A manual was created to guide shoreline restoration efforts for private landowners working within the Detroit River AOC, and to assist the DRCC partnership in determining the suitability of various sites for implementing fish habitat enhancement works. The manual describes the various options for shoreline restoration that are possible along the Canadian side of the Detroit River for different project types. As well, it offers an easy-to-follow decision making matrix to help guide landowners, contractors, and the technical staff of various approving agencies to choose the best shoreline solution for a given site, based on common site characteristics. Click here to download the Detroit River Canadian Shoreline Restoration Alternatives Selection Manual.
Naturalizing our Detroit River Shoreline
In 2011, a broad partnership of organizations worked together to restore 200 m of shoreline at the River Canard Park, co-owned by the Town of LaSalle and the Town of Amherstburg, to improve fish habitat for over 25 fish species and provide erosion protection. The project utilized a variety of soft shoreline techniques including using a diversity of stone types, shapes and sizes to create small spaces for fish eggs and invertebrates, increasing the overall shoreline length (by changing its shape) and creating of a deep water pool to further improve fish habitat.
A walking trail, two large viewing platforms and a fishing platform were constructed to enhance visitor experiences. The streamside area of the park was restored using native prairie plant species and trees, including beautiful flowers that will attract birds and butterflies as well as provide colour to the park throughout most of the growing season. An interpretive sign describes the restoration project and highlights the environmental features of the Canard River. The park has a small boat ramp which will allow access by kayakers and canoeists.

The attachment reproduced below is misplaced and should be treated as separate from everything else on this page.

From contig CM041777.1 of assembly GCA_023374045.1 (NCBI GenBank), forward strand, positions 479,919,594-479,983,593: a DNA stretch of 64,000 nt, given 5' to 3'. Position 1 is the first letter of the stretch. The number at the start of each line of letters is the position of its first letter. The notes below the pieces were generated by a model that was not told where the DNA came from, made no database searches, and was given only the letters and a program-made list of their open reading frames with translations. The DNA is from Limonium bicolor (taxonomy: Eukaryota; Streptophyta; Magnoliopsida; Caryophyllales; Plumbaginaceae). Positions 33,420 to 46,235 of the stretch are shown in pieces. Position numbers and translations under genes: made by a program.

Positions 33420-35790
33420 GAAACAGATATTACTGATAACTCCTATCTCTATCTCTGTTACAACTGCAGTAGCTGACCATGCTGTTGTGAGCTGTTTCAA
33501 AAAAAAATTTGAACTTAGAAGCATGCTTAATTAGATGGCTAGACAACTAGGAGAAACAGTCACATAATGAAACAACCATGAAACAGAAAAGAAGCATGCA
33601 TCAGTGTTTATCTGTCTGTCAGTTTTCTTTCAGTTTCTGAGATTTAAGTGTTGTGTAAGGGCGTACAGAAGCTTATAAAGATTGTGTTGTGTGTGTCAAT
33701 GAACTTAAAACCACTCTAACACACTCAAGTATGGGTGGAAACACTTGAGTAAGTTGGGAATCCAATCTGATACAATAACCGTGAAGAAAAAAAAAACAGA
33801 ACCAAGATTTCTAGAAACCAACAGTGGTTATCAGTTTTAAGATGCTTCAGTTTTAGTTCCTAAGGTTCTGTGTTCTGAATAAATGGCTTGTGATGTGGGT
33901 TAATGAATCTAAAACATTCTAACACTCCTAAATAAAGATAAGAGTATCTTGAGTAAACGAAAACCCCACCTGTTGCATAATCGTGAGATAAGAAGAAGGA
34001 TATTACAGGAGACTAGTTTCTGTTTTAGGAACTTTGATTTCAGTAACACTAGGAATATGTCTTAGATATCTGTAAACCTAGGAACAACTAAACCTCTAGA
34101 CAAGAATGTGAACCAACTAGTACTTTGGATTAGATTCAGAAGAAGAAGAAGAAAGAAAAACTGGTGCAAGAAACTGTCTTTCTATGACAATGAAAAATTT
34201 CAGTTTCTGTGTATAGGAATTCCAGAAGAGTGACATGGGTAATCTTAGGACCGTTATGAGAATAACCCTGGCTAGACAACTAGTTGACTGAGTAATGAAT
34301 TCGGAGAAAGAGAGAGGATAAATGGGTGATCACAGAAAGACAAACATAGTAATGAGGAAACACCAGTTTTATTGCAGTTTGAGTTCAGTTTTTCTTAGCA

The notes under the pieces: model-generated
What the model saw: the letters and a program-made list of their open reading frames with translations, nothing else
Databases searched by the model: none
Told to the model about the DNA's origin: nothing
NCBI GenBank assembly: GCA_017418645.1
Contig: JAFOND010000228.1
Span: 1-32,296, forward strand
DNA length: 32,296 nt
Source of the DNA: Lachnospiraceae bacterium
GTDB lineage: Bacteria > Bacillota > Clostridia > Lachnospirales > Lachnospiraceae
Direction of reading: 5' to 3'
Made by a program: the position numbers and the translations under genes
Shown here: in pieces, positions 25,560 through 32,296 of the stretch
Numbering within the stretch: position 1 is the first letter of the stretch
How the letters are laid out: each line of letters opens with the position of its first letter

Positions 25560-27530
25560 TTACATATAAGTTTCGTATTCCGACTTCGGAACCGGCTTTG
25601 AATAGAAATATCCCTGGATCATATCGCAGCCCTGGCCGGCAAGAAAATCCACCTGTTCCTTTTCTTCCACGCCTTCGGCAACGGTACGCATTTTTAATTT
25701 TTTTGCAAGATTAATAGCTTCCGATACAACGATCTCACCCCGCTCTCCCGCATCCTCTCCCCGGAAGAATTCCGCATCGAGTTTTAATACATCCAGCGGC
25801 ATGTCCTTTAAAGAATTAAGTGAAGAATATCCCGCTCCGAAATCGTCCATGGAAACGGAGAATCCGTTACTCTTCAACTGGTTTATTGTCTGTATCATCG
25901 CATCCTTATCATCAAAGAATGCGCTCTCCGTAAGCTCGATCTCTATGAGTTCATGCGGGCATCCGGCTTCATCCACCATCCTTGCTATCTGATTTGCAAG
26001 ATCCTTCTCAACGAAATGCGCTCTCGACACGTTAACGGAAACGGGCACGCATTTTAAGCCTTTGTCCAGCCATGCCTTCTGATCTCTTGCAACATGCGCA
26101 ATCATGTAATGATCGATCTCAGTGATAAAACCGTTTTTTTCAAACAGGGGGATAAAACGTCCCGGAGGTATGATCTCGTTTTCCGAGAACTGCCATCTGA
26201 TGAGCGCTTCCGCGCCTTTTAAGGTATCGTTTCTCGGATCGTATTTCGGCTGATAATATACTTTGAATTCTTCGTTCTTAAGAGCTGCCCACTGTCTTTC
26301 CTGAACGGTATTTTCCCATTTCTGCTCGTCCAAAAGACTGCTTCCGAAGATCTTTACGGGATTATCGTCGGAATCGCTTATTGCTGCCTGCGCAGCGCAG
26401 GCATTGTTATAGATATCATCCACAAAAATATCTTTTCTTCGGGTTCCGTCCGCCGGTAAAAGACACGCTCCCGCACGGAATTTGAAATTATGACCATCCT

Project partners included the Essex Region Conservation Authority, Friends of Canard River, Town of LaSalle, Town of Amherstburg, Great Lakes Sustainability Fund, Ontario Ministry of Natural Resources, Ontario Ministry of Environment, Essex County Stewardship Network, Amherst Quarries Ltd., and West Windsor Power.
Restoring Habitat for our River Giant
Lake Sturgeon live in freshwater lakes and rivers with soft bottoms of mud, sand or gravel. They spawn in fastflowing water with gravel and boulders at the bottom. Lake Sturgeon feed along the bottom on invertibrates, leeches, snails, clams, small fish, and algae. They can grow to more than 7 feet long and weigh more than 300lbs! Lake Sturgeon were once widespread in the Great Lakes, including the Detroit River. Sadly, the current population today is only approximately 1% of what it was historically. Over-harvesting, dams,habitat loss, and poor water quality were responsible for the massive decline throughout North America.
Today, various organizations in Canada and the United States are working together to protect Lake Sturgeon. Spawning reefs were built out of cobble and limestone in traditional spawning areas. Success has been rapid! Lake Sturgeon, Walleye, and Lake Whitefish spawned almost immediately on a 1 hectare (2.3 acre) underwater reef in LaSalle.